What the Olympics Can Teach us About Happiness


I am obsessed with the big O! That’s right, I am a certified Olympiphile. My first professional haircut was a Dorothy Hamill. I remember the elated phone call from our neighbors in 1980, screaming that we had to turn on the TV to see what the U.S. hockey team was doing. In the summer of ‘96, when I was practicing law, working 80 hours a week, I still watched the games on tape every night when I got home, even at 2 a.m., and will never forget seeing Kerry Strug land on a sprained ankle to win gold for the U.S. team. My eyes are watering just typing that.

And one late night, during the midnight-to-2 a.m. broadcast of the 1996 games, the discussion on NBC turned to a paper that had been published a year earlier by the American Psychological Association, titled, “When Less Is More: Counterfactual Thinking and Satisfaction Among Olympic Medalists“ written by Victoria Husted Medvec, Scott Madey and Thomas Gilovich.rio medals

Contrary to the obvious, this study showed that happiness among Olympic medalists is not as ordinal as one might think. The natural assumption would be that gold medalists are the happiest, followed by silver, then bronze, but it turns out, bronze medalists are significantly happier than silver medalists. Significantly.

The reason, the researchers concluded, was that a person’s happiness is relative to the alternate outcome. For a silver medalist, the alternate outcome is winning gold, but for a bronze medalist the alternate outcome is not winning a medal at all. This plays out over and over as you watch the games — the bronze medalists just look more jubilant.

In fact, this can also be seen comparing the unexpected bronze medal, like what the Swiss gymnast won on the vault, to the expected gold, like that of expected-victor Simone Biles, and worse, the slight disappointment of silver medalist, Maria Paseka. Yes, Biles was happy to win gold, but did you see Giulia Steingruber celebrate? That was the picture of pure Olympic joy! Winning her country’s first medal ever in gymnastics was far more rewarding for her than simply achieving what was assumed.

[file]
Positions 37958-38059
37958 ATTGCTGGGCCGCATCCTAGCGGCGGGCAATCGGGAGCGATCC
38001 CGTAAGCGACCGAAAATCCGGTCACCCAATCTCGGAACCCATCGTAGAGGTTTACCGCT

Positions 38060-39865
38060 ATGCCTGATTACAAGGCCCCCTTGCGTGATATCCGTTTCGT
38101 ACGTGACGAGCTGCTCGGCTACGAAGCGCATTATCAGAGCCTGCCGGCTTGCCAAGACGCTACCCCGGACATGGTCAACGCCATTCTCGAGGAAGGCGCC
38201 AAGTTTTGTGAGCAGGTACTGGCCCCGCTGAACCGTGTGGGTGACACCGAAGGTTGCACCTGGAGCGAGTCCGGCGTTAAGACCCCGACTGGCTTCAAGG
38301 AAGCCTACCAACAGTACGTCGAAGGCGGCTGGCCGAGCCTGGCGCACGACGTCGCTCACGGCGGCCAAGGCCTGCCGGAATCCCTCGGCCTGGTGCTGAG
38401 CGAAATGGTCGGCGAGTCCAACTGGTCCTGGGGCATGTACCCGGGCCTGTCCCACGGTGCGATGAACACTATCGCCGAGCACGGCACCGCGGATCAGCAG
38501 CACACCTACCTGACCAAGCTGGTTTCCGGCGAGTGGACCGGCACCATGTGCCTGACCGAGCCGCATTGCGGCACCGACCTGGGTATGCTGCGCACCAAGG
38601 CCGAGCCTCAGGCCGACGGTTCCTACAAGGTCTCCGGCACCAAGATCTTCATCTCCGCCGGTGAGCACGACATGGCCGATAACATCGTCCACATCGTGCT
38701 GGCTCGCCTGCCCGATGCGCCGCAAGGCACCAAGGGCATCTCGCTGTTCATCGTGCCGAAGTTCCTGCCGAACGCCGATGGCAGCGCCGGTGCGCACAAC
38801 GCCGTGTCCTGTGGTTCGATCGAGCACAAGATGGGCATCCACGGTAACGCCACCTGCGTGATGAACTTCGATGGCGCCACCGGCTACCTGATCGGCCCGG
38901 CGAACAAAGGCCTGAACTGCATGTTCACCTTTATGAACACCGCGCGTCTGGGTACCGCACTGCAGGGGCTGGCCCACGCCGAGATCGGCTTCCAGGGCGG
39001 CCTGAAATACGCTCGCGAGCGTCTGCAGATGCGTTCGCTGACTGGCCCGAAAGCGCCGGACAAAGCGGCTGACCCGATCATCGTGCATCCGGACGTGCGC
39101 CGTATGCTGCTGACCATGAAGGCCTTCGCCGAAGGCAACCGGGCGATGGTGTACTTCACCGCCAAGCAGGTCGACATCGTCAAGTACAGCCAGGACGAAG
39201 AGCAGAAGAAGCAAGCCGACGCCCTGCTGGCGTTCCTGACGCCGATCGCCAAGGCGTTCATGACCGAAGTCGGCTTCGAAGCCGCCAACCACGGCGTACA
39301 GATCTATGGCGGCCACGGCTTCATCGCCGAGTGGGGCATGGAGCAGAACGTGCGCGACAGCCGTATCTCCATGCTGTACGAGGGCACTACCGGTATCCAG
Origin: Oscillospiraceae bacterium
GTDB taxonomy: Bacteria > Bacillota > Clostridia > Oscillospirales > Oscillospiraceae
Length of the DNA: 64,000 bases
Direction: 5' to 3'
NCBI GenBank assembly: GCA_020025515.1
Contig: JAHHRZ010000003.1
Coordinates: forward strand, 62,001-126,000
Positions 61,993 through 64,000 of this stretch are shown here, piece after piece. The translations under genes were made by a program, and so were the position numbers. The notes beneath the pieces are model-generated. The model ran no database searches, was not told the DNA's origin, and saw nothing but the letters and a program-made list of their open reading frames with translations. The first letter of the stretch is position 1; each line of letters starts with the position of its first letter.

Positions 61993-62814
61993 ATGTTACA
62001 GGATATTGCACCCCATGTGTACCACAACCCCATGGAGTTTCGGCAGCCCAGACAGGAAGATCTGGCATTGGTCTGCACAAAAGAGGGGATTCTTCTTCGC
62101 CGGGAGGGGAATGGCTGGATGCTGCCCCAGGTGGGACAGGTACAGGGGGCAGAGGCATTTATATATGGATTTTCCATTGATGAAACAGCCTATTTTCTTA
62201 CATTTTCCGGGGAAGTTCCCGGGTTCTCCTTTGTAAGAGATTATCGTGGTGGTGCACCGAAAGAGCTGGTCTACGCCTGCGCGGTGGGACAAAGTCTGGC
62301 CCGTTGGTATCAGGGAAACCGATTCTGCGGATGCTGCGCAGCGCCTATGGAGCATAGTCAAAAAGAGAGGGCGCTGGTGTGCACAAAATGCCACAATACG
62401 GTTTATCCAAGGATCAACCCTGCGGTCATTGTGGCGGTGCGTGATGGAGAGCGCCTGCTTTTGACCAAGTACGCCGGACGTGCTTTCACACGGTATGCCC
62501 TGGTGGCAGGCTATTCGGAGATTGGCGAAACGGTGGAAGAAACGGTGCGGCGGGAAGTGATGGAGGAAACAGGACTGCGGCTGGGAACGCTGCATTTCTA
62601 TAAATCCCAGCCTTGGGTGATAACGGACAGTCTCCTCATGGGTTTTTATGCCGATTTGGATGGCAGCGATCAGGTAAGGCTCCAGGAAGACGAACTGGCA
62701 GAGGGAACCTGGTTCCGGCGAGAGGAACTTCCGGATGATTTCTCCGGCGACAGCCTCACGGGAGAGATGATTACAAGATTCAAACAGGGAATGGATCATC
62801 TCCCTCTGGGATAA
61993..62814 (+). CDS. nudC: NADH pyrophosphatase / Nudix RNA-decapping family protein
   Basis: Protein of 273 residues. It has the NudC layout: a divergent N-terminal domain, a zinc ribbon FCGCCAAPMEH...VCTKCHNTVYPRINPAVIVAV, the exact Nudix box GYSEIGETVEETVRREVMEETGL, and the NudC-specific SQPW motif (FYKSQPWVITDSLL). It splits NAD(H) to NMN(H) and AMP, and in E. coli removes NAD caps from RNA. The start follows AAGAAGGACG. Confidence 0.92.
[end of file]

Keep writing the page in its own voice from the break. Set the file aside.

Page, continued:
Somehow, bronze medalists see themselves as being one of the top three in the world, which is an amazing feat, but silver medalists see themselves as losing to just one person, that maybe on a different day they could have beaten — should have beaten.

We all do this, of course. We’re ecstatic about the 8 percent return on an investment, until we find out that the stock we didn’t choose did much better. Likewise, we’re twice as happy if we find out that the opposite is true, and the other stock tanked. Somehow, objective happiness — the pleasure we get simply from the outcome — is tainted by the potential alternate outcomes. “I could have done better” makes a great result feel mediocre, or even crappy, and “It could have been worse” makes an ordinary result feel like an immense victory.

I saw this recently while my husband and I were driving home from the movies. An SUV sped past us, not seeing the Highway Patrol car on our right. The red and blues came on immediately and tailed them all the way to the next exit, which happened to be ours.

The SUV exited, as required, but at the last minute, the CHP returned to the highway and sped off. We’ll never know if he got another call, or was just trying to scare them into slowing down, but as we pulled up next to them on the exit ramp (while they were waiting to get right back on the highway), there was sheer jubilation in that car. The driver and all the passengers were laughing, pumping their fists and cheering wildly, for obvious reason.

Even though they were slowed down, forced to exit and given a good scare, they were clearly much happier than if they had just been left alone to speed home. The alternate outcome they chose to see was getting a ticket, rather than the alternate outcome of just being free to drive on undisturbed, and in the face of that, they were seriously happy. What we compare our results to is always a choice.

So, with that in mind, the way to stay happy is to commit to looking at your end result as the best possible outcome, and think of the alternate as whatever would have been much worse. Never compare what you’ve got (like a silver medal) to what someone else got (like a gold medal), but rather, think of how astounding your final product is (like an Olympic medal of any color), and what it took to get there, and how happy it would make anyone else in the world who isn’t you right now.

In life, we should all go for gold, but enjoy it as if we won bronze. Or didn’t get a speeding ticket.

Go Olympians! Know that your whole country loves you, is beaming with pride, and will be happy with whatever you bring home, as long as it’s not the Zika virus.

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Valerie Alexander is a keynote speaker and corporate trainer, and a former securities lawyer, investment banker and Internet executive. She now works with companies and organizations seeking to retain their top talent by making happiness in the workplace a priority and ensuring that female professionals are recognized and rewarded for their work. Her many books on Happiness, Success, and Success for Women can be found on Amazon.com, and she can be reached directly through her website, SpeakHappiness.com

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